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Lyrical and elegant memoir
on November 17, 2016
In the preface of BURNING THE DAYS, James Salter explains that this book—a recollection, not a memoir—originated with “The Captain’s Wife”, which was “a kind of personal essay” that Esquire published in 1986. According to Salter, Joe Fox, his editor at Random House, liked this essay, which had a lyrical and elegant tone and conveys the experiences of Salter in his twenties when he was a pilot in the air force and in love with the wife of a close friend. Fox urged Salter to write more and—voila!—BURNING THE DAYS.
Salter is a wonderful writer. Here, for example, is a typical Salter paragraph… this one from the chapter “Icarus”, in which his primary subject is learning to fly.
“Early flights, the instructor in the rear cockpit, the bumpy taxiing on the grass, turning into the wind, tail swinging around, dust blowing, and then the abrupt, wild sound of the engine. The ground was speeding by, the wheels skipping, and suddenly we were rising in the din to see the blue line beyond the field boundary and below, the curved roofs of the hangars falling away. Now, fields appeared, swimming out in all directions. The earth became limitless, the horizon, unseen before, rose to fill the world and we were aloft in unstructured air.”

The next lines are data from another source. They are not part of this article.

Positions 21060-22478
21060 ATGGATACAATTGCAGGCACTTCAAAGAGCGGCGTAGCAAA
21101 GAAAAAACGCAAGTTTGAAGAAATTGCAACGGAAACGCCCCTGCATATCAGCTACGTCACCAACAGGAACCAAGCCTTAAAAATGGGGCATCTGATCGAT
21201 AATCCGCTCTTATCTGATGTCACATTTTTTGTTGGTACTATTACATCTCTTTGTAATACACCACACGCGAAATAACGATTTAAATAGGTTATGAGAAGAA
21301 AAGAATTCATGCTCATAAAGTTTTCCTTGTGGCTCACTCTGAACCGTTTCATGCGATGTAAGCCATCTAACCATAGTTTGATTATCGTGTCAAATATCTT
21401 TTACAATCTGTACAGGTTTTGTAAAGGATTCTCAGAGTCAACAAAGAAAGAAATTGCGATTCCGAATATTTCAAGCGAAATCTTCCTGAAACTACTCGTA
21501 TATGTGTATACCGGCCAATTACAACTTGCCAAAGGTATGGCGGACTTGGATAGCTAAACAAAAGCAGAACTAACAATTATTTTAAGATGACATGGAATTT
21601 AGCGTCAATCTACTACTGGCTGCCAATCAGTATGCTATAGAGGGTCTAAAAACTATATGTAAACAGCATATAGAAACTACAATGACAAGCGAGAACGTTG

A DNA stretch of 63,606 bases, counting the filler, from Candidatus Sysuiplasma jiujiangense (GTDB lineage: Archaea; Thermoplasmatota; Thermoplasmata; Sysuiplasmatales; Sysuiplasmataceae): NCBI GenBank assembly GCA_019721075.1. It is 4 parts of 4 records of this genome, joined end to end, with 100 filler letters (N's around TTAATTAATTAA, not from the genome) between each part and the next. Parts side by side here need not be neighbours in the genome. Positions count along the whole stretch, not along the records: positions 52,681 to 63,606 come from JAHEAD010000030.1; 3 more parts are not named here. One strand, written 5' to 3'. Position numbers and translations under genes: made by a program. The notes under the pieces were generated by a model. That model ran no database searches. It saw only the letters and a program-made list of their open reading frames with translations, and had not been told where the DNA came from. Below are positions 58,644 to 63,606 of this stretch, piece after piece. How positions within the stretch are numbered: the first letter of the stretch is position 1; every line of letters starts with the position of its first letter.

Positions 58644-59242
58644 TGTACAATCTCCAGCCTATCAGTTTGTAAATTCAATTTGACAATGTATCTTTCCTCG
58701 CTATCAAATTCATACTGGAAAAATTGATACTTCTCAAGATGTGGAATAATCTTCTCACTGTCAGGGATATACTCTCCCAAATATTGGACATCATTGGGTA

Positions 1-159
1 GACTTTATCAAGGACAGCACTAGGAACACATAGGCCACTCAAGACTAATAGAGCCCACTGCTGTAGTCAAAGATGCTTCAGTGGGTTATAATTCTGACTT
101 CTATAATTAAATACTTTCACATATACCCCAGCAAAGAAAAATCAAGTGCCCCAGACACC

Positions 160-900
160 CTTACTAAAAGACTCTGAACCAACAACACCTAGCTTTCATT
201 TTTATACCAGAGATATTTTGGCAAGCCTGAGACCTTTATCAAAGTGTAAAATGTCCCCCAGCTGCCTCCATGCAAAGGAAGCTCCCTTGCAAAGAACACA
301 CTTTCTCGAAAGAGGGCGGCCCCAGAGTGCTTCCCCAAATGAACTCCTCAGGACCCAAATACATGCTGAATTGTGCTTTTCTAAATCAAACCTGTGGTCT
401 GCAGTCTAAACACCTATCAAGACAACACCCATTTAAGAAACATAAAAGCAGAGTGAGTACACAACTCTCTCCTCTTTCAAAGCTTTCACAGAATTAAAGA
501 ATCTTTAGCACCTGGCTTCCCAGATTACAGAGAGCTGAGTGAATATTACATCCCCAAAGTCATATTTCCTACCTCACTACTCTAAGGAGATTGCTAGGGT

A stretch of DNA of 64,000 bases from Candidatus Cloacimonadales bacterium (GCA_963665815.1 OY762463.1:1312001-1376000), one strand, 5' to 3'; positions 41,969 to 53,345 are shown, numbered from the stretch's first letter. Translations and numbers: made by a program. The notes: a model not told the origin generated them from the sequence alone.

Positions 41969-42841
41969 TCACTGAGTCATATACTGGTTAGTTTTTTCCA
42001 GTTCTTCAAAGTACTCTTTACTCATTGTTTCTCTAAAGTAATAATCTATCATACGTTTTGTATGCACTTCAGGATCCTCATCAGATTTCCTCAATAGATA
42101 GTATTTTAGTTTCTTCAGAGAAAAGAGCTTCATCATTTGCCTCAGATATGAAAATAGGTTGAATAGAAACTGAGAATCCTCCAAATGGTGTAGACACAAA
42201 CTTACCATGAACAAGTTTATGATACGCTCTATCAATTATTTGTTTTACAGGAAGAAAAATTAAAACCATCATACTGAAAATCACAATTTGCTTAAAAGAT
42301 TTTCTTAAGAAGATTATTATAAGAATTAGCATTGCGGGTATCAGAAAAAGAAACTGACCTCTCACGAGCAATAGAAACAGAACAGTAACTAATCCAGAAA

BURNING THE DAYS has two sections. In the first, Salter discusses his family, his career at West Point, and his experiences as an air force pilot who moves from base to base, switches from freighters to fighters, and eventually flies combat missions in Korea. “Burning the Days”, the final chapter in this section, describes the life of an established pilot who is part of a highly specialized subculture that has its own rhythms, values, and heroes. Altogether, this first section of BTD is brilliant and cohesive and is surely one of the best memoirs I’ve read.
Meanwhile, the risky second section of this book, while retaining Salter’s wonderful lyricism, lacks the arc of a single narrative. Instead, this four-part section reads like highly accomplished magazine articles that are unified only in voice. In these four standalone pieces, Salter writes about his friendship with the once popular novelist Irwin Shaw, his adventures over a lifetime in Paris, the frustrations of a screenwriter in the movie business, and the friendships and projects that became Salter’s life in book publishing. Section two is lovely but also disjointed. It reads long.
My edition of this memoir has a back-cover blurb that declares “…BURNING THE DAYS is marvelous both for its powers of recollection and for the way it structures its memories into a dazzling meditation on time, desire, pleasure, and regret.” This is spot-on.